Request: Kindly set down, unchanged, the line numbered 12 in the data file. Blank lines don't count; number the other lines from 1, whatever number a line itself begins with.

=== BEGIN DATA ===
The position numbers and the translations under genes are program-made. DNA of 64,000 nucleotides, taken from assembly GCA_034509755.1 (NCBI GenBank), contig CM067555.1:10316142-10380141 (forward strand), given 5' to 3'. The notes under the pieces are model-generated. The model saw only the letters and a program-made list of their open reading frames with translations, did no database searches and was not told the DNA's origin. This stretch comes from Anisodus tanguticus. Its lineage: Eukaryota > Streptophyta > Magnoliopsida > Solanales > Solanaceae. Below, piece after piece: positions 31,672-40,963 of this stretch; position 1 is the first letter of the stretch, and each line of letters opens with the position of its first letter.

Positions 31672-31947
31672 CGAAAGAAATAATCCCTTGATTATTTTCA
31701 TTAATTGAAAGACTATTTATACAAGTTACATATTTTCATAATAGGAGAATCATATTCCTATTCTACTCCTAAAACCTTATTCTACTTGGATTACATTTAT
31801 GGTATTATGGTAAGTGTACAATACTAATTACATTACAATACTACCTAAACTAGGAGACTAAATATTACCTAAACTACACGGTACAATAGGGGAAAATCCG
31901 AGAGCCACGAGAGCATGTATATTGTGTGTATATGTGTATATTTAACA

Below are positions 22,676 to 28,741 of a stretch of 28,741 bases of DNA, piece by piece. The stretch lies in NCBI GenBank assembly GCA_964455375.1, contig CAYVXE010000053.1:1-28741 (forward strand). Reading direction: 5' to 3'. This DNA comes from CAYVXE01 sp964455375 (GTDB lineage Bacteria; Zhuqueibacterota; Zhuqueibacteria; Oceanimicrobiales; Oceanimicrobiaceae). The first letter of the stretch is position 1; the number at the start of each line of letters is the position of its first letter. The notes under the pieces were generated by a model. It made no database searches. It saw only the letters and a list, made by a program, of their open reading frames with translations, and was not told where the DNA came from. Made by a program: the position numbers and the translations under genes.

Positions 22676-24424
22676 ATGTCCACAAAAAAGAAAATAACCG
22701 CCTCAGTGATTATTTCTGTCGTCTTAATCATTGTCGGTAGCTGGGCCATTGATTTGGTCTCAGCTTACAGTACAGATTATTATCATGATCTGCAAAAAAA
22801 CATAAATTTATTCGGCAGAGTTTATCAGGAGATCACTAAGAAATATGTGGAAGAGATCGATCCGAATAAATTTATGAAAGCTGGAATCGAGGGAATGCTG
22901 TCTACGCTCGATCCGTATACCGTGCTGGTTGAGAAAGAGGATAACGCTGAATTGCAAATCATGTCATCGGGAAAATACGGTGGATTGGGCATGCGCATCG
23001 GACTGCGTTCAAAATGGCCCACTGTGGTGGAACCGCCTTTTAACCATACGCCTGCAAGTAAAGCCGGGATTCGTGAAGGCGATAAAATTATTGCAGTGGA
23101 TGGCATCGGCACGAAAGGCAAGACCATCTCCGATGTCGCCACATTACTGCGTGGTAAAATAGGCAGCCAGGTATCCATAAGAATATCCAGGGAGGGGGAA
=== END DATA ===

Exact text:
22901 TCTACGCTCGATCCGTATACCGTGCTGGTTGAGAAAGAGGATAACGCTGAATTGCAAATCATGTCATCGGGAAAATACGGTGGATTGGGCATGCGCATCG